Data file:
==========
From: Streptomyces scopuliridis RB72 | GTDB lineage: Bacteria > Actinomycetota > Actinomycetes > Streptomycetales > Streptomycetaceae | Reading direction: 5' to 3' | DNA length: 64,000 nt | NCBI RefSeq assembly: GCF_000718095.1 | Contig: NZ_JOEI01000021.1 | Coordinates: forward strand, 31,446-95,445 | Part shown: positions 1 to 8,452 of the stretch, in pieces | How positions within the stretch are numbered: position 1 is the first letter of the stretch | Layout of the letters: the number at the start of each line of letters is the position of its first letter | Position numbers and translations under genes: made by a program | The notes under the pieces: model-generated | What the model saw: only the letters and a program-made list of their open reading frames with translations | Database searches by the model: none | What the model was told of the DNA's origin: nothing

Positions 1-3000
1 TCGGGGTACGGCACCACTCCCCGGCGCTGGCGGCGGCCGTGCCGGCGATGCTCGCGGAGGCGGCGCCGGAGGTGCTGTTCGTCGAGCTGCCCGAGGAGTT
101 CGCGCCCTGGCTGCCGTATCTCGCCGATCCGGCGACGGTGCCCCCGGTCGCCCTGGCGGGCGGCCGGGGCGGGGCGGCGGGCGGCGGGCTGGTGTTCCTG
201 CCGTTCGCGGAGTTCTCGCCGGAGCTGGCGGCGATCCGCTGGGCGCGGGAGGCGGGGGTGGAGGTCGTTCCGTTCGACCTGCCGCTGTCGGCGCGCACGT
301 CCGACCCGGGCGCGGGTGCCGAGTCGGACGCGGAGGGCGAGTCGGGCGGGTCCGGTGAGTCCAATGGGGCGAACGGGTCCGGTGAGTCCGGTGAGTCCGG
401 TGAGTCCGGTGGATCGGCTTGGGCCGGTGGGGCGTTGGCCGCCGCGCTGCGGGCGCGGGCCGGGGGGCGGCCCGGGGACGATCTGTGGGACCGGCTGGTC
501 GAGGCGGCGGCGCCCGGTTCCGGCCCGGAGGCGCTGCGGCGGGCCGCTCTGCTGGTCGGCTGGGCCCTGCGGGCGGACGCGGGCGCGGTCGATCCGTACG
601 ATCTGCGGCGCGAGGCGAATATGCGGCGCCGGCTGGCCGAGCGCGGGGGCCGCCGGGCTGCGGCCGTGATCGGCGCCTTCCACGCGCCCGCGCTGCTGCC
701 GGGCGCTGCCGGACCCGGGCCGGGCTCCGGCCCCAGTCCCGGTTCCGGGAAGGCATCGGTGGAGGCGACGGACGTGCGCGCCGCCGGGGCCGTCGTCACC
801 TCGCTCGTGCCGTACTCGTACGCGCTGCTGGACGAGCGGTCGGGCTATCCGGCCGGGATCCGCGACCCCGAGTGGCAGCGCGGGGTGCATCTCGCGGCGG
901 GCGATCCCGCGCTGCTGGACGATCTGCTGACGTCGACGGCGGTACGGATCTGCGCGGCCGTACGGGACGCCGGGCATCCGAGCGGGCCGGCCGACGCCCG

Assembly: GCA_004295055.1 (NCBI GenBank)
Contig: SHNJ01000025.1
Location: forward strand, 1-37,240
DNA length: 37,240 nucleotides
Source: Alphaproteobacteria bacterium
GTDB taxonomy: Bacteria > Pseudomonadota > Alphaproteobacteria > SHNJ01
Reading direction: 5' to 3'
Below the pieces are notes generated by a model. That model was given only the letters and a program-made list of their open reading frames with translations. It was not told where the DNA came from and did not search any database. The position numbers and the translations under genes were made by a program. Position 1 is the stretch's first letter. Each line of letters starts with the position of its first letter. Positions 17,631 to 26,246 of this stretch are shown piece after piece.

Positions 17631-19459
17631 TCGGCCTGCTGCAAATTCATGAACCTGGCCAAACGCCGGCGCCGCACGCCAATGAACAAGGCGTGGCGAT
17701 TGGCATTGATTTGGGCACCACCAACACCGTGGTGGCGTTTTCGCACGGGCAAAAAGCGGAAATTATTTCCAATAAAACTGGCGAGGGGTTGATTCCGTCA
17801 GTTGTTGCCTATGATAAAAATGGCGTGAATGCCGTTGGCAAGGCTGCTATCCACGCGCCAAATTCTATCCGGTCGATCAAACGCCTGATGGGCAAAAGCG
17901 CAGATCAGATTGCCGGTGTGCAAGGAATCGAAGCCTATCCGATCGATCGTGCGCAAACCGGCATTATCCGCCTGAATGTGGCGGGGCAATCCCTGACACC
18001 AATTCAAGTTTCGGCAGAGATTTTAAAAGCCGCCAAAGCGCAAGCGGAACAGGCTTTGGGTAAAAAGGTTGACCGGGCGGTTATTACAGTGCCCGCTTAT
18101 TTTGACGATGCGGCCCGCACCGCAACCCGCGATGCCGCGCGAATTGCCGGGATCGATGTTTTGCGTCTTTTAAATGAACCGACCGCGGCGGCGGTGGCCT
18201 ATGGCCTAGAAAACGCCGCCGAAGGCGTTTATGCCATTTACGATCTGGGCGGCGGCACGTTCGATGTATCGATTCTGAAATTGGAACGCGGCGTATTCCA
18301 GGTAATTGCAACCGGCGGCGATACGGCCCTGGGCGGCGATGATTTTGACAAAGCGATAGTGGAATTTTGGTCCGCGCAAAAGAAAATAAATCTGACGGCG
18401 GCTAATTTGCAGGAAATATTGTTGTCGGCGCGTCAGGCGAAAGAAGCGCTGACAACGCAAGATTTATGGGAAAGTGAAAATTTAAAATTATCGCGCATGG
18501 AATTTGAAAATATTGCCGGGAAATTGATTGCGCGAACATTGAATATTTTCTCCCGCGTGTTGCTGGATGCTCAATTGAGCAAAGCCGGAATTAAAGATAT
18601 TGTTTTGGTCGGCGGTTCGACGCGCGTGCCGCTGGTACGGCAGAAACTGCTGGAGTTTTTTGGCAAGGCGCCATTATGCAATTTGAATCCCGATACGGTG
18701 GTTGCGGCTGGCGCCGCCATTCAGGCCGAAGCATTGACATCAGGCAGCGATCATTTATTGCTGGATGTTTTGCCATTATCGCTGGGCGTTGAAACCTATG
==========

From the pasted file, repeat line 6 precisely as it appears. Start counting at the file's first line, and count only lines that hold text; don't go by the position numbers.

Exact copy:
301 CCGACCCGGGCGCGGGTGCCGAGTCGGACGCGGAGGGCGAGTCGGGCGGGTCCGGTGAGTCCAATGGGGCGAACGGGTCCGGTGAGTCCGGTGAGTCCGG